“Well, here’s the lab, Doc. Not exactly a huge setup, but there’s still a good bit of cool stuff going in here.”

“Including a considerable nod to the original film, Beth. Yes, at one end of the lab is an incubator with a raisable transparent dome and two large eggs resting on brown and green mulch. There is also an articulated robotic arm for turning the eggs periodically. The adjacent monitor screen displays the baby Ankylosaurus along with what is presumably information about its biology.”

“And the lower monitor in the middle of the lab is showing information about an egg. But the larger one above it is showing that there’s power failure happening throughout the park. Plus it looks like two people are about to be mauled or eaten judging from their red colour and the warning signs beneath them. Geez, this place really is a perpetual dump, Doc!”

“Now, chin up, Beth! The next monitor displays information on our other friend the baby Triceratops. Next to it is a large blue viewing glass. And oh dear, judging from the large overhead monitor, our young ceratopsid is in something of a mood!”

“And there’s still more bad news behind the setup, Doc. Namely, that someone has cut one of the big cables on the back on the monitor, which I assume is the reason for the power outage.”

“A most distressing development indeed, Beth. I see there is also a drinking station back here, complete with an attractive golden faucet piece. Plus a few greens for the Triceratops to consume. But whatever is that black lever for?”

“Oh, that’s the action feature, Doc. Pushing down on the lever causes the glass to pop off as if the baby Triceratops just broke through!”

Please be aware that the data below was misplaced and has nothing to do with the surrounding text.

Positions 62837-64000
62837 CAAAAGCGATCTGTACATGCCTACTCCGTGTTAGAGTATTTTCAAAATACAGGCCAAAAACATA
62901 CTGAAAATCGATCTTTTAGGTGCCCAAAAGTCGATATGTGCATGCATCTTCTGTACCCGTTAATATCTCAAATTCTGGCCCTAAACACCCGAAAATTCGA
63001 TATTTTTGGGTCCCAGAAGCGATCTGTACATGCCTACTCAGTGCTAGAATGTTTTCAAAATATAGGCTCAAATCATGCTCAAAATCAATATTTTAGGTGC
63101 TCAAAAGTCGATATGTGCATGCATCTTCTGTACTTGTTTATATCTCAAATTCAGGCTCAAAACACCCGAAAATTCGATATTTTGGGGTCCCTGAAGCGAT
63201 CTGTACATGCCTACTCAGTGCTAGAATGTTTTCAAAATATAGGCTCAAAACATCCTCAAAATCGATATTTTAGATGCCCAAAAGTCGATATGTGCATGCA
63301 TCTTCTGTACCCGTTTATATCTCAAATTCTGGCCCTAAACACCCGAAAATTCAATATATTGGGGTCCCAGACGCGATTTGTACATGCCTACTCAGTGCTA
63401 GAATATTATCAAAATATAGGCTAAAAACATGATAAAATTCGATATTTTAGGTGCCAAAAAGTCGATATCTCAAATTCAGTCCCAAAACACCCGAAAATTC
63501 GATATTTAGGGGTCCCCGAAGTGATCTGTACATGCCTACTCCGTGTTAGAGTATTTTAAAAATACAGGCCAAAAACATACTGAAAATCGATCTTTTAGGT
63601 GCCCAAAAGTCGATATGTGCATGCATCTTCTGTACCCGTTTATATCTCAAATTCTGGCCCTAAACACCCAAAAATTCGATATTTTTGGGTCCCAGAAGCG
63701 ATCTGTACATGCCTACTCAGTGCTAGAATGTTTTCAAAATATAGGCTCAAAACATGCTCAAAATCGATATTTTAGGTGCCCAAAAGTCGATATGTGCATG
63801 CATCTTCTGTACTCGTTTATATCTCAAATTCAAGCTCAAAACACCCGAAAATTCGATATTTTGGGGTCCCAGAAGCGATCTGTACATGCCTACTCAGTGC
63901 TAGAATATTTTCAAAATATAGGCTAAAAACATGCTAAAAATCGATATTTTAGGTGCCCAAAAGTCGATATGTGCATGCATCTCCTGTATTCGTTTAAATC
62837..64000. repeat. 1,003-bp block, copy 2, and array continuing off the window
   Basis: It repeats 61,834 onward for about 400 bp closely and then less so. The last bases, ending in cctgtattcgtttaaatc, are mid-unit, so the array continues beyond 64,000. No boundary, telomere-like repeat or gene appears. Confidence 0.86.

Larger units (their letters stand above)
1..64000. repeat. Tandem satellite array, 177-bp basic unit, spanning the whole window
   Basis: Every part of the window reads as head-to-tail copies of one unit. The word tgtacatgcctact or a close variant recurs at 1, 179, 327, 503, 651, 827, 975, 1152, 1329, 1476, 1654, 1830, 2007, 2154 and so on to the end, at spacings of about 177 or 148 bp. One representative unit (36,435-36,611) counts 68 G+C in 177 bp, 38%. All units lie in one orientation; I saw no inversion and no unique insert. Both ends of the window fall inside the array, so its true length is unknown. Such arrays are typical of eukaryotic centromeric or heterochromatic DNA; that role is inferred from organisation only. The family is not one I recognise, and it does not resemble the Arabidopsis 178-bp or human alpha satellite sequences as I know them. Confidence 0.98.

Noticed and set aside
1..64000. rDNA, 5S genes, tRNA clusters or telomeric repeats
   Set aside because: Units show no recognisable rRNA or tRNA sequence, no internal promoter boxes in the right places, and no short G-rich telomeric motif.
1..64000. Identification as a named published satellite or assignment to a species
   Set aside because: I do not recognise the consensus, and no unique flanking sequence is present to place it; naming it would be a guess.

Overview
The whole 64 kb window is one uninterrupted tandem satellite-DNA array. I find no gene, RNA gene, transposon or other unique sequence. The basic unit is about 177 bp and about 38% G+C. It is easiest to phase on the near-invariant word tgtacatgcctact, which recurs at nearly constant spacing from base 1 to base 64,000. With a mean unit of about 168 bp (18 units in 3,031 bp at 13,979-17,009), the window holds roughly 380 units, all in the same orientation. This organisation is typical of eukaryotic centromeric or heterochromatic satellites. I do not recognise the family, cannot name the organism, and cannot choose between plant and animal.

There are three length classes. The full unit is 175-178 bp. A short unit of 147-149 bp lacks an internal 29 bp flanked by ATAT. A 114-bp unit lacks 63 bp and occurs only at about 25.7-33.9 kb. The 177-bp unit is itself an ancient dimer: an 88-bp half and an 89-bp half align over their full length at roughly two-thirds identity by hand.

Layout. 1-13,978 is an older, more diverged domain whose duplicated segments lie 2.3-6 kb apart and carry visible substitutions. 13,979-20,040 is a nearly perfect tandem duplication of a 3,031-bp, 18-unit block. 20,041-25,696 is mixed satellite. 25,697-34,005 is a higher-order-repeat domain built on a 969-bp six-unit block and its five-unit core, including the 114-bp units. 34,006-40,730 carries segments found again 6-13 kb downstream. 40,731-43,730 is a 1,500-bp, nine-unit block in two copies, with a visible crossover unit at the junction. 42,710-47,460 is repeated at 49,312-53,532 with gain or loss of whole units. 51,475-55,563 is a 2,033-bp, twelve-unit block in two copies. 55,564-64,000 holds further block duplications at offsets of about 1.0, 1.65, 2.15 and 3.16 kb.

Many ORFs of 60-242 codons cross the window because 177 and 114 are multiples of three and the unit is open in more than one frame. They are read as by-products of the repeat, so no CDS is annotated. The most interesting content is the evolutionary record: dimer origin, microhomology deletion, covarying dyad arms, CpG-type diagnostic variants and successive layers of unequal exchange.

“Bully, Beth, bully! Finally we come to the large work table. Here we have a tranquilizer rifle with extra sedatives, a microscope complete with a Petrie dish, a laptop, a yellow mug, and a large chunk of amber with a preserved mosquito visible inside it. One can only imagine what manner of genetic material will be extracted from it!”

“Well, there you have it, folks. Baby Dinosaurs Breakout is a relatively small but fun set with two dinosaur figures and a lot of neat details. It’s currently retailing for $29.99 Canadian and can be found at pretty much any store or chain that sells LEGO. And settle down there, little gal!”

“And so we come to the conclusion of yet another one of our annual yuletide reviews, my dear Beth. We wish all of you the very best in 2022. Be brave, be strong, be kind, and be patient. Our struggles have not ended yet, but we will get there. Beth and I believe in you. Happy Holidays!”

“Here’s to that, Doc. Be sure to get your booster the first chance you get, folks. And if by chance you still haven’t been vaccinated at all against COVID-19 yet, then for Pete’s sake, do it already!”

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Comments 2

  • Someday I’d like to see what Lego could do with a non-licensed dinosaur series.

    • The 2012 DINO series, which Beth belongs to, was basically Jurassic World without the license. Other than different colours, it was basically the exact same theme with various capture vehicles and a large holding pen. I don’t see LEGO doing another such series until some time after the JW well dries up.